A Father’s Role

April 6, 2018 Teaching

A Father’s Role 2 A Father’s Role Research literature in the father’s role of the upbringing of the children has shown that having a father in the child’s life benefits the outcomes for children, families and communities as a whole. Research shows that fathers who live with their children and are active within their lives are more likely to have a close, nurturing relationship with their children.

Other results show that children with involved, loving fathers are significantly more likely to do well in school, have healthy self-esteem, , and avoid high-risk behaviors including drug use, skipping school, and getting involved in criminal activity in the adolescent years. “Within the past several decades the United States research has shown that the father’s role has decreased significantly. An amazing estimated 34% of children are living in father less homes. (Roberts, Carey, 2009) It can be traced as far back as the 1950’s to early 1960’s.

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During the Johnson administration the research results shown that more and more children were living in a single parent home, mainly the single mother. What is the main thing when one thinks of a fatherless home: low income. When a father is not in the home the child’s financial status suffers considerably. On average it is estimated that the mother will enroll in some government funded program that will help take the place of the monetary benefit’s a father’s income should provide.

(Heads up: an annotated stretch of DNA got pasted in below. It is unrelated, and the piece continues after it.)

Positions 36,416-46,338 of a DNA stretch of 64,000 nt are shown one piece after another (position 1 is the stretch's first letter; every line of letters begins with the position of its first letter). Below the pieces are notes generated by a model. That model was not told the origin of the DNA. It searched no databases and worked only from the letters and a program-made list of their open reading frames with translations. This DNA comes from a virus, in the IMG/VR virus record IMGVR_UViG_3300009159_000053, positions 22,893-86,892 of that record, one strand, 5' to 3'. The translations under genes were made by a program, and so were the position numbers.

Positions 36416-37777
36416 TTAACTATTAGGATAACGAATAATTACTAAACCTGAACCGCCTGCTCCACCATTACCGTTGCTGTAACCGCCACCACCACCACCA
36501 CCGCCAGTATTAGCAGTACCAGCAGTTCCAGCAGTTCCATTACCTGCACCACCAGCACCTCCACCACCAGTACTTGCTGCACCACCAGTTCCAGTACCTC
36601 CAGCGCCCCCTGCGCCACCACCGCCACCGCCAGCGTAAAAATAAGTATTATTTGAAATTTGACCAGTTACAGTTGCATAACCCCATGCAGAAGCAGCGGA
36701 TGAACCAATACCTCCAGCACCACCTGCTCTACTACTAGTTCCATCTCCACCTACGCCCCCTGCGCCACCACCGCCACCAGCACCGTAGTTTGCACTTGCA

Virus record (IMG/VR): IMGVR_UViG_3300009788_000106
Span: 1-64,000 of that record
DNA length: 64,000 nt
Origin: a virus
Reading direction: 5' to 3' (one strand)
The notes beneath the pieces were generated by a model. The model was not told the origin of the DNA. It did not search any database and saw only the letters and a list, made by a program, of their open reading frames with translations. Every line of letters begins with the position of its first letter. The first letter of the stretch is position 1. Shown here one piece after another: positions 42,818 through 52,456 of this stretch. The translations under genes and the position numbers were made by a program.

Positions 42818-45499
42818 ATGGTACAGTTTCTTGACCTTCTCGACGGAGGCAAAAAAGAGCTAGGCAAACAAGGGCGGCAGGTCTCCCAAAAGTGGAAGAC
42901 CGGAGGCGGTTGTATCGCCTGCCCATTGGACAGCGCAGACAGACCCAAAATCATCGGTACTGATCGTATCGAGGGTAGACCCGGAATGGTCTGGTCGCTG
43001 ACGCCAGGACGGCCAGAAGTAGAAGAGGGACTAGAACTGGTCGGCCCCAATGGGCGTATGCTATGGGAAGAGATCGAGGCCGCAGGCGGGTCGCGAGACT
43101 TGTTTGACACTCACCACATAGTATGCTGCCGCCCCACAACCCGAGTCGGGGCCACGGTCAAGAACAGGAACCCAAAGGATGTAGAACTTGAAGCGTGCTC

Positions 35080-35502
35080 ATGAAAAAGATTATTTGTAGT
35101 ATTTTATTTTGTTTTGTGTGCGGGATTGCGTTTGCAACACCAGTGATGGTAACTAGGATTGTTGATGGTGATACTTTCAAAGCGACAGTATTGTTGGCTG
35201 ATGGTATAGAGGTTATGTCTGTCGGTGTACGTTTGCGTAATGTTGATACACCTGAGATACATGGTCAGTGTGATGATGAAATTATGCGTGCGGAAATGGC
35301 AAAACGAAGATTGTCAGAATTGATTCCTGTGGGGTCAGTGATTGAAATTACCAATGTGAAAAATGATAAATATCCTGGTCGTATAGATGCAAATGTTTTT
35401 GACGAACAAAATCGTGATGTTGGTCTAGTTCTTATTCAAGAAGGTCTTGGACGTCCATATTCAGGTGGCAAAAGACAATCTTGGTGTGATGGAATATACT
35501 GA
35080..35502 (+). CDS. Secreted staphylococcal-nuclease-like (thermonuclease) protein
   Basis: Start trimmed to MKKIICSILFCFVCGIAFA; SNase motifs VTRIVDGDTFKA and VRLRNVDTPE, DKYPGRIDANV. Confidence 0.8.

Although money is important to the child’s future and well being it is not the only thing that is needed by the father. It is estimated and stated in stated in Father’s Magazine that their children: * Have a higher rate of asthma, headaches, anxiety, depression, and behavioral problems. * Teenagers are at greater risk of alcohol, tobacco, and illicit drug use, and suicide A Father’s Role 3 * Adolescent girls are 3 times more likely to engage in sexual relations by the time they turn 15, and 5 times more likely to become a teen mother. A father’s role is much more than just money. A father’s role is needed for nurturing of the child’s physical and emotional needs as well as the financial need of the child. The father is the backbone of the family. He is the role model and the head of the household. He offers loving support, guidance and security to the child and family. Without a father role in the household the child not only suffers but the whole family as a whole. It is not complete without the father. The emotional need that a child has for his or her father is vital.

A child being raised by one parent alone, quite often the mother because of divorce or unwed pregnancy doesn’t have the benefits of a secure emotional secure place that it would have if the child was being raised by both parents. The father offers emotional development which the mother cannot even though she may try, she cannot fill the void that is there when a father is missing. Although the mother may be caring, loving, extremely involved emotionally, and able to teach her children the traits, there are still some skills that only a father can pass on to his children .